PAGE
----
For the Kennedys: The End of an Era

End of the Kennedy Era
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The sun has set on the Kennedy era.

When Congress reconvenes next week, it will be the first time in 64 years that there has not been a Kennedy in office.

"I think it is sad," Kathleen Kennedy Townsend, daughter of Robert Kennedy and a former lieutenant governor of Maryland, told ABC News. "I think we need a Kennedy."

The last Kennedy -- Patrick, a congressman from Rhode Island -- has officially left the building, saying, "my life is taking a new direction and I will not be a candidate for reelection."

His father, Sen. Edward Kennedy, the liberal lion of the Senate, died in 2009. Now, the new frontier on Capitol Hill has a distinctly Republican flavor. Replacing the Kennedys as the only father-son team on the Hill are Rep. Ron Paul and Senator-elect Rand Paul, both Tea Party Republicans. Where the Kennedys focused on civil rights and expanding Medicare, the Pauls emphasize fiscal responsibility and limited government.

The symbolic change on Capitol Hill is hard to escape. Patrick Kennedy's House office will go to a Republican. Ted Kennedy's coveted third-floor corner suite -- a 3,500 square-foot space with a prime view of the Capitol -- initially went to the man who won his Massachusetts Senate seat, Republican Scott Brown. But there wasn't much chance a junior senator would hold on to such prime real estate for long. Now Brown is getting kicked out by the Senate Republican leader, Mitch McConnell of Kentucky, who will bring a new set of family photos to the same walls.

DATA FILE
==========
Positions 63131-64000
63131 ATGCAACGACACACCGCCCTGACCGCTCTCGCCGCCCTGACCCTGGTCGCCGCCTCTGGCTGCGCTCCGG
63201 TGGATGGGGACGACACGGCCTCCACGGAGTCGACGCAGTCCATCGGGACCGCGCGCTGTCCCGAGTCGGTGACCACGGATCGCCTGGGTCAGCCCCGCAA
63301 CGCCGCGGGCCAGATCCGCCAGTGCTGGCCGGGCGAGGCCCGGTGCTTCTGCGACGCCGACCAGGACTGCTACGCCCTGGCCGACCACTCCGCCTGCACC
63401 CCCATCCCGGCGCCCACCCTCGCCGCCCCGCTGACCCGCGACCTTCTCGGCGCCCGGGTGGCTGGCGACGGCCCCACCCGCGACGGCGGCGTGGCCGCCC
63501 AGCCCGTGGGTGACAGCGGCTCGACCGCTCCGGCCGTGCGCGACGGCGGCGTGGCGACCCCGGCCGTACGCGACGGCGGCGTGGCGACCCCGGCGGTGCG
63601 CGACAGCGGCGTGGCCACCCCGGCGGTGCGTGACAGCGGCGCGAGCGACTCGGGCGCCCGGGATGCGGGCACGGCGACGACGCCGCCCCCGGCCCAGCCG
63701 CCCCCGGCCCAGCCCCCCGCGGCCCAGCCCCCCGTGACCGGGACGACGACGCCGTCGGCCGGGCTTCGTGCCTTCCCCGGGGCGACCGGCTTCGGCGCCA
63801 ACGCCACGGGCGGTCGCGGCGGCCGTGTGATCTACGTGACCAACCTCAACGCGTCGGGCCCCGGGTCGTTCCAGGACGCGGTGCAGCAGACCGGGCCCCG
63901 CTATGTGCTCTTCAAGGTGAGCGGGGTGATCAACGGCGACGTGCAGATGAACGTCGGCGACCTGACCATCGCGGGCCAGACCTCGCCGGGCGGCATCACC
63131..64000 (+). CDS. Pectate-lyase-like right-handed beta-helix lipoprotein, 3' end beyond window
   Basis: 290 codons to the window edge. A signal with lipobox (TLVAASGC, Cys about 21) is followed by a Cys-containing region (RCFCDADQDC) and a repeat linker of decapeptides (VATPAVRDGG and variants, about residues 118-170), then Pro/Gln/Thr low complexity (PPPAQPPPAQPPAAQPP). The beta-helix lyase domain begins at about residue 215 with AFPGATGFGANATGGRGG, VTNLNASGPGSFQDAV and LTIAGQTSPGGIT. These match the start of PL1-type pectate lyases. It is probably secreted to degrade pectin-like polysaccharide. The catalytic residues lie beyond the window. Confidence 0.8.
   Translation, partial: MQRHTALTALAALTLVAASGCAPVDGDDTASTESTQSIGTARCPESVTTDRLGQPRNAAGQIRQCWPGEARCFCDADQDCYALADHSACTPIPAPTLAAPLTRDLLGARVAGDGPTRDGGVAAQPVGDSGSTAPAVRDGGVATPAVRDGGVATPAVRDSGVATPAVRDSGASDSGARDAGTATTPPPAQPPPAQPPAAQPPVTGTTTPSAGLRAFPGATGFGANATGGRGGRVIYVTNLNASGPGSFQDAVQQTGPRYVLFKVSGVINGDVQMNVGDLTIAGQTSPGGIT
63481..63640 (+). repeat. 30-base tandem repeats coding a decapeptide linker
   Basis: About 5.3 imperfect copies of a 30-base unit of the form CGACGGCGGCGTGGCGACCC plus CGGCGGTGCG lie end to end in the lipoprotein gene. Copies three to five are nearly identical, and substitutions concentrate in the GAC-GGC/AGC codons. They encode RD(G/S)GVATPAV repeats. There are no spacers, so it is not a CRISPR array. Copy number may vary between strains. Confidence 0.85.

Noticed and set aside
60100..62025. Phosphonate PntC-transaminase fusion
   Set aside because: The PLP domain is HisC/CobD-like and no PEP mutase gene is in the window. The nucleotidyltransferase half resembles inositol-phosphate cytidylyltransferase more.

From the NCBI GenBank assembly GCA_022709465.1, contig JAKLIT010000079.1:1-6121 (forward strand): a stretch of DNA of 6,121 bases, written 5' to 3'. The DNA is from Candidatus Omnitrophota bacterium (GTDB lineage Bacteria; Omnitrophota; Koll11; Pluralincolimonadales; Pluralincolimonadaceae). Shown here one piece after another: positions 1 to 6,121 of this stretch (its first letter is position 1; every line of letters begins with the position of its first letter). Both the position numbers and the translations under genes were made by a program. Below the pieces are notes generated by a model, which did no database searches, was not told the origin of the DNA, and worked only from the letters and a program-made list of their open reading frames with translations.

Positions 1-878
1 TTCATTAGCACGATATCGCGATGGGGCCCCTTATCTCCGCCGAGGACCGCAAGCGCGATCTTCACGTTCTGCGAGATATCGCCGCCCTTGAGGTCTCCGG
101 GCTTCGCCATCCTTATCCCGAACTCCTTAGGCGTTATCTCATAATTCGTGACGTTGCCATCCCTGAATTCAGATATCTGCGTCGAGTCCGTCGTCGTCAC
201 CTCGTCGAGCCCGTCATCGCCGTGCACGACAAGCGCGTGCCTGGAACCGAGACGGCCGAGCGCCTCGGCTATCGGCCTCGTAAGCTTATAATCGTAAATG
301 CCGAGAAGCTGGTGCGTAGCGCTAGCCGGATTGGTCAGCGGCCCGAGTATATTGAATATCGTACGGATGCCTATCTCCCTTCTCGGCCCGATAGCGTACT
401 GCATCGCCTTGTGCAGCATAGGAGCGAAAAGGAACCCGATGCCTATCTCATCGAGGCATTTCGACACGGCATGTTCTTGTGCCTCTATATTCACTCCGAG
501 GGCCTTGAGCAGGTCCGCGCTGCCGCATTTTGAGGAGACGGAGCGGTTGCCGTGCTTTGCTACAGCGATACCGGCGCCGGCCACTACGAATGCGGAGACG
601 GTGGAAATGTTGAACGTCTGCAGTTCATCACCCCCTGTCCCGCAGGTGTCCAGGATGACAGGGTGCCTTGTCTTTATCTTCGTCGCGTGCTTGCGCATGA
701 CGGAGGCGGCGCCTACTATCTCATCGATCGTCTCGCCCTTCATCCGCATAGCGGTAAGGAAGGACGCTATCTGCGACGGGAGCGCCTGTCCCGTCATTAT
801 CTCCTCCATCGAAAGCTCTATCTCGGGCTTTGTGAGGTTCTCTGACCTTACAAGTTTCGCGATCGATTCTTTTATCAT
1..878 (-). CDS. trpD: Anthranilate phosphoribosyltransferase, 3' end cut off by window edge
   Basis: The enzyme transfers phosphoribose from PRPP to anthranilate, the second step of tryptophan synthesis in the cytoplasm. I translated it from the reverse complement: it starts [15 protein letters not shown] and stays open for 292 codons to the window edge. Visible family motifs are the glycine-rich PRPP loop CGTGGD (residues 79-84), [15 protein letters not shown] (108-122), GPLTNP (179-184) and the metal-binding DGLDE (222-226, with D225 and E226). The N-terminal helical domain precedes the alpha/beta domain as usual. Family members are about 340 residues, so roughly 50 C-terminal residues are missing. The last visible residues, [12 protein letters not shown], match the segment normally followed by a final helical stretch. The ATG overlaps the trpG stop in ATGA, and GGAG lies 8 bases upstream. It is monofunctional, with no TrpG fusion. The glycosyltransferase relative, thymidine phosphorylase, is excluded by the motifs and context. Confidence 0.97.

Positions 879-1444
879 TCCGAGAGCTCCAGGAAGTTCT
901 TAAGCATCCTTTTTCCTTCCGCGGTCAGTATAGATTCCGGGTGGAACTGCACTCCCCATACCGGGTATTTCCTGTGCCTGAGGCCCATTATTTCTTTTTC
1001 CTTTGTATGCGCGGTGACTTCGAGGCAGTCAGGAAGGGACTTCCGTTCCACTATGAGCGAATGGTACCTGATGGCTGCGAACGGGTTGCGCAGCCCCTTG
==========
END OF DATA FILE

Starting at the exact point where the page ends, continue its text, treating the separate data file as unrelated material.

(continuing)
John F. Kennedy launched the family franchise in 1947 when, at age 30, he joined the U.S. Congress. He spent 6 six years as a congressman and eight years as a senator, fighting for civil rights and social welfare.

In 1961, he moved to the White House, famously calling on Americans to, "Ask not what your country can do for you, but what you can do for your country."

He brought with him his two brothers in to the political fray: Robert became attorney general and then senator, and Ted would be elected to the Senate too.

Bred for Politics

The attention attracted to the family's glamour, intellect and occasional scandal would last decades and help propel Ted Kennedy to serve almost 47 years in Congress. He championed Medicare, rights for the disabled, and healthcare reform. His son, Patrick, and Robert's son, Joe, also followed in the Kennedy footsteps serving as Congressmen.

The Kennedys were bred for politics.

"We had quizzes around the dinner table - what's going on , what are you doing about it? That was part of the Kennedy legacy," Townsend said. "You can get involved, that you can make a difference, that you can improve the life of people in your community and around the world."

It's a legacy of triumph, tragedy and a national fascination with Democratic Party's first family. John and Robert were both assassinated, and Ted Kennedy famously pleaded guilty to leaving the scene of his car accident at Chappaquiddick.

"That combination of celebrity, high power, great gifts, and scandals makes an incredible mix I think to keep people's minds and attention on this family," historian Doris Kearns Goodwin told ABC News in an interview.

"There have been scandals, been assassinations," Kearns Goodwin said. "There have been fatal car accidents, and all of it played out in the public eye."

Still, there is a new generation of young Kennedys who have yet to pick up the torch of public service. It's possible the sun has not set on Camelot for good.

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